We trace the lineage of today’s top pistols and revolvers to determine which firearms helped shape our modern conception of what a handgun should be.
There are a wide variety of different handguns on the market today, everything from ultra-compact mini-revolvers to sophisticated semi-auto race guns. But if you look at the DNA of most modern guns, you’ll see that the vast majority trace their lineage back to some common ancestors. Sure, all have different features and specifications, but the history of these great guns is visible in virtually every modern handgun offered for sale today.
Still, it’s hard to pick just 10 firearms that helped shaped our understanding of what a handgun should be. You can trace the history of firearms back for centuries to a time when primitive powder ignited a flash of flame and an idea that would change the history of humankind and the trajectory of the world as we know it. But for our intents and purposes, we’ll stick to guns of the modern smokeless powder era, those from the mid-nineteenth century and forward.
That’s still not a short list, and picking guns that deserve a spot isn’t easy. It’s sometimes hard to judge the influence a gun has on other models; sometimes, it’s a matter of mechanical design, sometimes aesthetics, and sometimes it’s caliber, capacity or some nuance that could easily go unnoticed. So, above are our picks for the 10 most influential handguns of the modern era.
The original Walther PP, or Polizeipistole, in German, first appeared in 1935. It was a compact, safe, reliable semi-auto chambered for a light-recoiling cartridge, an ideal gun for personal defense. It also introduced a host of new features that would become commonplace on later guns, including a firing pin block and loaded chamber indicator. It used a blowback operation system, which is used by many small-caliber semi-auto handguns to this day. Although it appeared several decades before the U.S. concealed carry movement, the PP/PPK became a gold standard for pocket semi-auto pistols, and despite 80 years of new designs, there are still plenty of people that carry their Walther every day. Hey, if it works for James Bond…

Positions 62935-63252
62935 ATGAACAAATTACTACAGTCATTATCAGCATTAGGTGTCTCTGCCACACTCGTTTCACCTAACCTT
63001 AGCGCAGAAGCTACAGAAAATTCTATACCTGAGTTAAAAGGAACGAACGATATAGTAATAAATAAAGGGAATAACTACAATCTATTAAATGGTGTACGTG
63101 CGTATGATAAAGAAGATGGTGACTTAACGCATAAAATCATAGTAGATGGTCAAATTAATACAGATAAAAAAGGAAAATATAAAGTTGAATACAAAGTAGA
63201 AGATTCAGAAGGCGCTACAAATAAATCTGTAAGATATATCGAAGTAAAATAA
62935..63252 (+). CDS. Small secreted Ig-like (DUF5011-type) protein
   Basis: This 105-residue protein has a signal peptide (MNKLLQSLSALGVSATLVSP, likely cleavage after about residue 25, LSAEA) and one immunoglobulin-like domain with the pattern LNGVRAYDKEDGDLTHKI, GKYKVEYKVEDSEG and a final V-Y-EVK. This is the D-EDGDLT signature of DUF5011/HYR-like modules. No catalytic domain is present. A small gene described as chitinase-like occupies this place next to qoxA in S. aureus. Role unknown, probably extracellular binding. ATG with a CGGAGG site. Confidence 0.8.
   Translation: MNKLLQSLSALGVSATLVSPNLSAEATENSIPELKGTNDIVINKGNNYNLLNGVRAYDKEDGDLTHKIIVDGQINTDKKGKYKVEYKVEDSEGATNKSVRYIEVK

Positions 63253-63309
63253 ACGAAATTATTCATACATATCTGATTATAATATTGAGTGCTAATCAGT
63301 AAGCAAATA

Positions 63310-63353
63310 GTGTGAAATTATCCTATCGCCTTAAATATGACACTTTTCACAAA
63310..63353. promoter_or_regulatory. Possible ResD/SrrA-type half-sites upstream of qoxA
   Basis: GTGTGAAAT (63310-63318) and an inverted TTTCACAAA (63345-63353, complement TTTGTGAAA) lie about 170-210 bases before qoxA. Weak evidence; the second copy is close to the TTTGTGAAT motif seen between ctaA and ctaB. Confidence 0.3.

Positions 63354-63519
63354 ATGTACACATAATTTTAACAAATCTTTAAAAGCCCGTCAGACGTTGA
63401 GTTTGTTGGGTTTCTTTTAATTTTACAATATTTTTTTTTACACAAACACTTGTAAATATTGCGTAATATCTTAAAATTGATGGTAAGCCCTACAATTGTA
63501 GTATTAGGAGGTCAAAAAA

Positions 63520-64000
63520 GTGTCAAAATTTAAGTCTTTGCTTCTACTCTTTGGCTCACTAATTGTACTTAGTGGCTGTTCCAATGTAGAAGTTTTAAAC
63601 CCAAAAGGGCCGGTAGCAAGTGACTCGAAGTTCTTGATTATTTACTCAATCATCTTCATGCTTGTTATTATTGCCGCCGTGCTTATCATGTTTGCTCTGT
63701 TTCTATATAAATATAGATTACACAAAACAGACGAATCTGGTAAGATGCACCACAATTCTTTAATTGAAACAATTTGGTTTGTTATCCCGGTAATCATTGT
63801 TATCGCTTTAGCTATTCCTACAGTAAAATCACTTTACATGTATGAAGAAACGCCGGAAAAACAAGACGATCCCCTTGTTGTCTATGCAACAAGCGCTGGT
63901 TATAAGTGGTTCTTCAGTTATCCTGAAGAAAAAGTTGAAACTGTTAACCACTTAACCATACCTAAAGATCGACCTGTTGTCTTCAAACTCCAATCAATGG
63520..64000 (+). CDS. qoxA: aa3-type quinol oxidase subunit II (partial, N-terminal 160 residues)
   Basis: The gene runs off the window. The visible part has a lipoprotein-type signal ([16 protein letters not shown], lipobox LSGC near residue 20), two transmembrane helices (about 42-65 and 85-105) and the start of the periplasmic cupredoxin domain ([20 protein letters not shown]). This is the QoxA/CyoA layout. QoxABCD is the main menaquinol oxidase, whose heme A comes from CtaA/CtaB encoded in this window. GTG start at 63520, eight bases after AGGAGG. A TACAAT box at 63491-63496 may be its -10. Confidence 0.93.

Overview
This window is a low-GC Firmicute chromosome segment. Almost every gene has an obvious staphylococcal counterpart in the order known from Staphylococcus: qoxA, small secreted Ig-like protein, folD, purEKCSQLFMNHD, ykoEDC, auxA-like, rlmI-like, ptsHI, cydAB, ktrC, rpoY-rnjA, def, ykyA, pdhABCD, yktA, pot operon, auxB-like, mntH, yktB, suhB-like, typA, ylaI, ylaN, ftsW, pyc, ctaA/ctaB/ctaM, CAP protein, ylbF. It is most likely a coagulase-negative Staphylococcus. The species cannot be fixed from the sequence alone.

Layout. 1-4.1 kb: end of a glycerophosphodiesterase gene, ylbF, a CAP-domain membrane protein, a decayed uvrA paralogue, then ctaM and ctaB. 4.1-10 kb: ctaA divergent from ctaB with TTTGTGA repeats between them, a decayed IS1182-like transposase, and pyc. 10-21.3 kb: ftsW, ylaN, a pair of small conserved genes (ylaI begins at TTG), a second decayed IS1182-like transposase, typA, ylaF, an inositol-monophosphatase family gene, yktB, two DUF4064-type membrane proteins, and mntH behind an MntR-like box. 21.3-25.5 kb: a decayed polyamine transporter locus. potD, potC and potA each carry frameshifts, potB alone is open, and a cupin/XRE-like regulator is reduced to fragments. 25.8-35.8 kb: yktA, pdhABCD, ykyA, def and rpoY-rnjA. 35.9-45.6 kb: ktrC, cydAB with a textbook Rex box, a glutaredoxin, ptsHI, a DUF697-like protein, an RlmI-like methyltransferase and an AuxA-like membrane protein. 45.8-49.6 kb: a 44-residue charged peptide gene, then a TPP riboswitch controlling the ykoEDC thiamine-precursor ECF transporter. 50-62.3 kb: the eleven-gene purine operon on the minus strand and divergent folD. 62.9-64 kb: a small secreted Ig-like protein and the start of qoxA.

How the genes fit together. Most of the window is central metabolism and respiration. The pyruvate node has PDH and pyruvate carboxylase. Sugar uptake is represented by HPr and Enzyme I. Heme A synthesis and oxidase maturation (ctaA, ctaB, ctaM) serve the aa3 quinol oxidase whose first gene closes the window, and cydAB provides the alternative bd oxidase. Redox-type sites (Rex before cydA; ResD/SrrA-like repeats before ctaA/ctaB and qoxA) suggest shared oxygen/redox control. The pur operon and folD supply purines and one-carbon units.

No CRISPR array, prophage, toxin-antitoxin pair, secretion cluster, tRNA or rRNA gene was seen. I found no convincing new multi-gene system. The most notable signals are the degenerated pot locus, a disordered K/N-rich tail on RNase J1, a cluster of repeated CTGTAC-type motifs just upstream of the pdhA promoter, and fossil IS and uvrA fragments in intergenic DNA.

Colt SAA 1873
The Colt Single Action Army (SAA) brought the repeating handgun to the masses. It was designed to operate in a similar fashion to Colt’s previous blackpowder models, but unlike Colt conversions of blackpowder guns that were available starting in 1871, the 1873 was designed from the ground-up to handle cartridges. The design worked very well, and the 1873 became a symbol of America’s westward expansion. Soldiers, lawmen and criminals carried it, and it’s one of the few guns that have had a significant influence on popular culture. Functionally, the gun remains the cornerstone for the design of almost all new single-action revolvers and lent heavily to the design aesthetic of the modern double-action revolver.
The Hi-Power was John Browning’s last great gun design and, in many ways, his least respected. While it was FN that finalized the Hi-Power after Browning’s death, the great American gun designer’s fingerprints are all over this semi-auto. The driving force behind the Browning design was to create a high-capacity semi-auto that produced less recoil than the .45 and was very reliable. The Browning used a short recoil-operated locked barrel design, similar to what you’ll find in many other semi-autos today, and the staggered double-stack high-capacity magazine found in the Browning (the real meaning behind the name “Hi-Power,” which should perhaps be called “Hi-Capacity” instead) has become a standard feature in combat 9s. Though it hasn’t achieved the following of its big brother, the 1911, here in the States, the Hi-Power has served as a military weapon in over 50 countries. But sentiments toward the Hi-Power in the States might be shifting; Nighthawk Custom just launched a brand-new custom version of this gun that is oh-so-sweet.
Georg Luger designed and patented his semi-auto pistol in 1898, and although it used a rather oddball short recoil operating system (a toggle arm-design attached to the barrel), the Luger was a huge step forward in the realm of semi-auto design. Here was the first reliable, repeating sidearm that was deemed worthy to accompany large groups of soldiers into war. The Swiss adopted the Luger in 1900, and other European governments followed. And despite the fact that later semi-autos would ditch the toggle design, it worked, at least fairly well, and semi-autos began to replace revolvers in global militaries. The Luger’s aesthetic caught on, too; it resembles the Walther P38, which also gets a place on this list, and Bill Ruger’s Mark I semi-auto, another great firearm, also slightly resembles it.
Smith & Wesson J-Frame